Being able to access parks and other open space is good for our mental and physical health – and it helps address the climate crisis.
By Thomas Wong, Special to CalMatters
Thomas Wong is the board president of the San Gabriel Valley Municipal Water District and the board chair of Nature for All. He lives in Monterey Park.
Some of my favorite childhood memories are from spending time at our local parks in Los Angeles – on the playground with my brothers, learning to swim at the pool and picnicking on the grass.
During the pandemic, many of us developed an even deeper appreciation for green space in our neighborhoods. Meeting at a park with family or friends has been the safest way to connect with each other.
Protecting nature benefits all of us. Being able to access parks, trails and other open space is not only good for our mental and physical health – it’s critical to addressing the climate crisis.
Scientists say we need to conserve 30% of lands and waters by 2030 because safeguarding natural areas is one of the most effective strategies to combat climate change. Conserving natural areas also helps ensure future generations will have access to the outdoors.
The Biden administration and Gov. Gavin Newsom have committed the nation and our state to this ambitious “30×30” goal. In order to reach 30 x 30, Congress must pass the PUBLIC Lands Act, which would protect more than 1 million acres of public lands and more than 500 miles of rivers near Los Angeles and statewide.
This legislation is championed by Sens. Alex Padilla and Dianne Feinstein. It has passed the House of Representatives and recently had a hearing in the U.S. Senate Committee on Energy and Natural Resources. I urge the Senate to pass the legislation this year.
The PUBLIC Lands Act contains key protections that are critical to achieving 30×30. Here in Los Angeles, the Angeles National Forest provides one-third of our county’s drinking water. The legislation would expand the San Gabriel National Monument to include the western Angeles National Forest, permanently safeguarding clean drinking water for millions of Angelenos. The legislation would also preserve drinking water sources for communities along the Central Coast and in Northwest California.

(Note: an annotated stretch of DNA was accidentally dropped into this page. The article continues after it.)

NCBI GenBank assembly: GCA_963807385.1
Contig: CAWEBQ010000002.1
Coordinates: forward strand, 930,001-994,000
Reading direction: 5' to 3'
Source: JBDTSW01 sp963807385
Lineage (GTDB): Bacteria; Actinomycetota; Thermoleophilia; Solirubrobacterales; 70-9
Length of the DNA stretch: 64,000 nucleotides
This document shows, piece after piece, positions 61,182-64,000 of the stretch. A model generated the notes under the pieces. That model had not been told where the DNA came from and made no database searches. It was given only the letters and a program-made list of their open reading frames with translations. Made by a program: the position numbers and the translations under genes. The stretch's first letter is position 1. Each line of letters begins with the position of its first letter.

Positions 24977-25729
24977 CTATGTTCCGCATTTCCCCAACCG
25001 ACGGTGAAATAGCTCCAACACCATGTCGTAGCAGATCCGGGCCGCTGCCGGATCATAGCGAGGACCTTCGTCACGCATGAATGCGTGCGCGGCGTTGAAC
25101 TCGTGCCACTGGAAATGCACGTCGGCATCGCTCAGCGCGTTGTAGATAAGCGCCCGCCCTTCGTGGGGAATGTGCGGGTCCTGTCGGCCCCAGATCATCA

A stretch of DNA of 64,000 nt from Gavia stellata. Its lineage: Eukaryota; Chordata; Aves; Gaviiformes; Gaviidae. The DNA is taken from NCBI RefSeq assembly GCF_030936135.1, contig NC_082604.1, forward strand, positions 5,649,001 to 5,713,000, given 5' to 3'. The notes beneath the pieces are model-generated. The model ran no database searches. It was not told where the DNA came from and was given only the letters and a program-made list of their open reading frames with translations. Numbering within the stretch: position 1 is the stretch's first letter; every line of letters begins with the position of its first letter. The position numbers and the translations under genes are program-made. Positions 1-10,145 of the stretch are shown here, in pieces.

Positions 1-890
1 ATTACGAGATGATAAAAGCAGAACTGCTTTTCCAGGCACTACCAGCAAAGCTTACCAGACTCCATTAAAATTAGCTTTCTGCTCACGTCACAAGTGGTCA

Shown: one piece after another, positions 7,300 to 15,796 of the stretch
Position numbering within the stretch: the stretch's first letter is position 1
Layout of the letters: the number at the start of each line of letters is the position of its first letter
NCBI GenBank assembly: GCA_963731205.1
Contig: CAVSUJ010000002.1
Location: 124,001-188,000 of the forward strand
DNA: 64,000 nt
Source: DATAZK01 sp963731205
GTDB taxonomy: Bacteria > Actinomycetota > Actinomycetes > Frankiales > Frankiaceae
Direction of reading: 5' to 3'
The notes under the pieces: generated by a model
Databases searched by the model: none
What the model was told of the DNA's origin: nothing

The PUBLIC Lands Act would increase access to nature for communities who don’t have easy access to open space. This is another driver behind 30×30. Spending time in nature has proven health benefits that have become even more important during the pandemic.
Passing the PUBLIC Lands Act would permanently protect places in the San Gabriel Mountains, which provide Angelenos with 70% of our open space and are a particularly important place for communities who may not have a park close to home. The legislation would also designate a National Recreation Area in the San Gabriel Mountains, which would help expand access for surrounding communities and enhance their experience in the natural spaces.
30×30 is supported by Californians across the political spectrum. A recent poll found that 75% of California voters surveyed support 30×30 and 62% said it should be an urgent priority for the state. Moreover, 62% of voters surveyed also said that Californians across the state deserve access to open spaces.
The PUBLIC Lands Act also has strong support throughout the state. Members of our state Senate and Assembly and local elected officials from the Los Angeles, Central Coast and Northwest California regions recently signed a letter asserting that the legislation would benefit climate efforts, access to the outdoors, public health and economic recovery.
With this year’s record-setting wildfires and extreme heat on top of the ongoing pandemic, it’s safe to say that we are living through unprecedented times. And yet, despite these incredible challenges, I remain optimistic because of nature-based solutions like 30×30 that will help address the climate crisis and build stronger and healthier communities. Passing the PUBLIC Lands Act this year would be a significant step forward in achieving these goals.